Lobster boats fill a cove in Stonington as the sun starts to set on Sept. 15, 2022. Credit: Ethan Genter / BDN

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There may be a bit of good news on the horizon for Maine’s lobster industry. In a recent court filing, an environmental group said it supported a longer time frame for new rules to protect North Atlantic right whales from becoming entangled in lobster gear.

This is a positive development – and should be supported by the federal judge who is overseeing two cases related to federal regulation of lobster harvesting – because the additional time is needed to better understand how and where whales interact (or don’t interact) with lobster gear. With this information, federal regulators can develop better, more effective rules to protect whales without overburdening lobstermen.

Here’s the catch, however. The environmental group leading the lawsuit, the Center for Biological Diversity, is continuing to push for very strict rules, including a switch to ropeless fishing to protect right whales.

Patrick Keliher, the commissioner of the Maine Department of Marine Resources, told the Bangor Daily News editorial board he was “cautiously optimistic” about the center’s latest court filing and the prospect of giving regulators more time to develop better ways to manage the lobster fishery to protect whales. The longer timetable also gives the state time to pursue other remedies through Congress and another court case that is proceeding quickly through a federal appeals court.

As we, and others, have said numerous times, stricter rules should not be put in place until it is clear whether Maine lobster gear is posing a threat to right whales, which are more likely to be killed by collisions with boats than by entanglements.

By giving regulators more time, new rules can be based on better science and better tailored to the realities of right whale migration and lobster fishing. For example, regulators could rely more on what is called dynamic management, Keliher explained. In this system, areas of the ocean can be closed to fishing when whales are in the area. To be effective, whale movements need to be better monitored, through flights over the ocean and acoustic listening devices, which are increasingly being used off the coast of Maine.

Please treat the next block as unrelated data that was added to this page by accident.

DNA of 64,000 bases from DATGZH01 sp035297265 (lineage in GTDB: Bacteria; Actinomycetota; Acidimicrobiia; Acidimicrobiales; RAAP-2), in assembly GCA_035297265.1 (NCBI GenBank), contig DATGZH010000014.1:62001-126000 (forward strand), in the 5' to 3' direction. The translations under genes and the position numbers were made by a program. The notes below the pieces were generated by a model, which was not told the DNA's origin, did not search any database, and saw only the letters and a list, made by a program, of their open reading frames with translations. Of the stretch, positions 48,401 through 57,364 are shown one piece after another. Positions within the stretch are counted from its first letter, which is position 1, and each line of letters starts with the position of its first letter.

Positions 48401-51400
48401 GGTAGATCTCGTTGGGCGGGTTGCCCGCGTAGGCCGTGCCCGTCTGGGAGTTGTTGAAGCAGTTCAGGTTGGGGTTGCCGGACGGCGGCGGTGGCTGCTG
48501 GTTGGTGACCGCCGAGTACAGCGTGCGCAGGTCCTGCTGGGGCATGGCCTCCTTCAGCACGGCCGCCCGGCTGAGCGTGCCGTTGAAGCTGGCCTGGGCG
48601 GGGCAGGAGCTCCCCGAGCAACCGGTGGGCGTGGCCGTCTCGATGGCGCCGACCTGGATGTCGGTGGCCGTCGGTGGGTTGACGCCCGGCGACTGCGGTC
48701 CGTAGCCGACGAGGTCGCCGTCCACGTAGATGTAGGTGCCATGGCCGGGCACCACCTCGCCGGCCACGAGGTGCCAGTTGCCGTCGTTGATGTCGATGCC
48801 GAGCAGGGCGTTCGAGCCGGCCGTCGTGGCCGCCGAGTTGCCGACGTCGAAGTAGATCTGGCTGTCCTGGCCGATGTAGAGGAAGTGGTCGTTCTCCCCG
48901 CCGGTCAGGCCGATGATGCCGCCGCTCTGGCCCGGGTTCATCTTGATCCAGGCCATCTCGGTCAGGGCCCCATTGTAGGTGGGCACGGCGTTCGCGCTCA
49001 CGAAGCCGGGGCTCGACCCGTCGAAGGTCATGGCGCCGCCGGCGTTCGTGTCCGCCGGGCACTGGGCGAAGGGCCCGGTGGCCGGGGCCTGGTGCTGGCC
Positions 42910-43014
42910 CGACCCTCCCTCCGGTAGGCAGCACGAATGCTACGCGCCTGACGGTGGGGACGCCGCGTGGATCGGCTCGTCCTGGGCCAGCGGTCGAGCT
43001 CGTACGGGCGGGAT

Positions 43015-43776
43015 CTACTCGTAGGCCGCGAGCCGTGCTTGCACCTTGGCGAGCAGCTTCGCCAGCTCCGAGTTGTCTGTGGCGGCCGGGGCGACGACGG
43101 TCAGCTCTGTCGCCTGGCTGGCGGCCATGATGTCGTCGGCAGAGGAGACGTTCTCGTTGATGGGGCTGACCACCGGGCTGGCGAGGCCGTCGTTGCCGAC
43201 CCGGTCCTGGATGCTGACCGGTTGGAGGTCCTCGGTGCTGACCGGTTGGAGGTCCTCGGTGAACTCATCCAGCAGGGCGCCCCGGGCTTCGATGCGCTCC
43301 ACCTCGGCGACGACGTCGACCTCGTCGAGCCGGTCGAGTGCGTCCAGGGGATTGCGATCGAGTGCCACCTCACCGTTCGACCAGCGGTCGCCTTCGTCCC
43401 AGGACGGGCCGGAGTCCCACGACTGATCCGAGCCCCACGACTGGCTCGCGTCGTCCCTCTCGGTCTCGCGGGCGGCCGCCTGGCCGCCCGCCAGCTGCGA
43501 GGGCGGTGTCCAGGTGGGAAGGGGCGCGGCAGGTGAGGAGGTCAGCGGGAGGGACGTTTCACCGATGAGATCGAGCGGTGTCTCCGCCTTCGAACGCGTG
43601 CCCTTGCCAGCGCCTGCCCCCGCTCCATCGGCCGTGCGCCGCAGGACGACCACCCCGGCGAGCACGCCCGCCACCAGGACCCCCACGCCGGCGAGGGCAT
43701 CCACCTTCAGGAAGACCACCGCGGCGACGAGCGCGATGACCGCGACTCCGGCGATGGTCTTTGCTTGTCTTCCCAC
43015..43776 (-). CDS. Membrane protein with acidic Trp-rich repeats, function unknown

Such responsive measures would be better than the widespread gear changes and massive, longer-term closed areas that the fisheries agencies have proposed and used in the past.

This case began in 2018 when the Center for Biological Diversity sued Wilbur Ross, then the head of the U.S. Department of Commerce, claiming that the department was not doing enough to protect right whales, which are an endangered species. The Commerce Department includes the National Oceanic and Atmospheric Administration and the National Marine Fisheries Service, which regulate federal fisheries.

The federal judge overseeing the case ruled earlier this year that NOAA’s rules were too weak. He asked the center, federal regulators and other parties, including the state of Maine, to develop better rules.

The Center for Biological Diversity had initially asked that those rules be put in place in six months, which set off a scramble in NOAA to write much more stringent rules. As part of that process, the agency floated the possibility of significant reductions in rope in the water and more closed areas. At the behest of Maine lawmakers, the agency held a meeting in Portland on this proposal, where it was roundly criticized.

Now, in a court filing last week, the Center for Biological Diversity said it could support a longer timeline – two years, rather than six months – for new rules. But, it wants new rules to be much stricter than what are currently in place.

“Plaintiffs are willing to agree to the longer timeline suggested by NMFS and Maine Department of Marine Resources — a final rule by December 9, 2024 — to ensure the agency finally promulgates the comprehensive measures the [Marine Mammal Protection Act] requires via a robust public process,” the Center for Biological Diversity said in an Oct. 21 court filing.

A federal judge has to agree to this timeline for it to take effect. He should.

As an addendum, the fact that the center so clearly said it is willing to agree with the Maine Department of Marine Resources shows the state’s close involvement in this case. Some politicians have argued that Maine needs to file its own, new case to protect the state’s lobstermen. This court filing shows that such a move is not needed. It demonstrates that the state, through its Department of Marine Resources, is already an integral – and, for now, effective – party in this lawsuit, swaying the thinking of the environmental group that filed the lawsuit in the first place.

 

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The BDN Editorial Board

The Bangor Daily News editorial board members are Publisher Richard J. Warren, Editorial Page Editor Susan Young, Assistant Editorial Page Editor Matt Junker and BDN President Todd Benoit. Young has worked...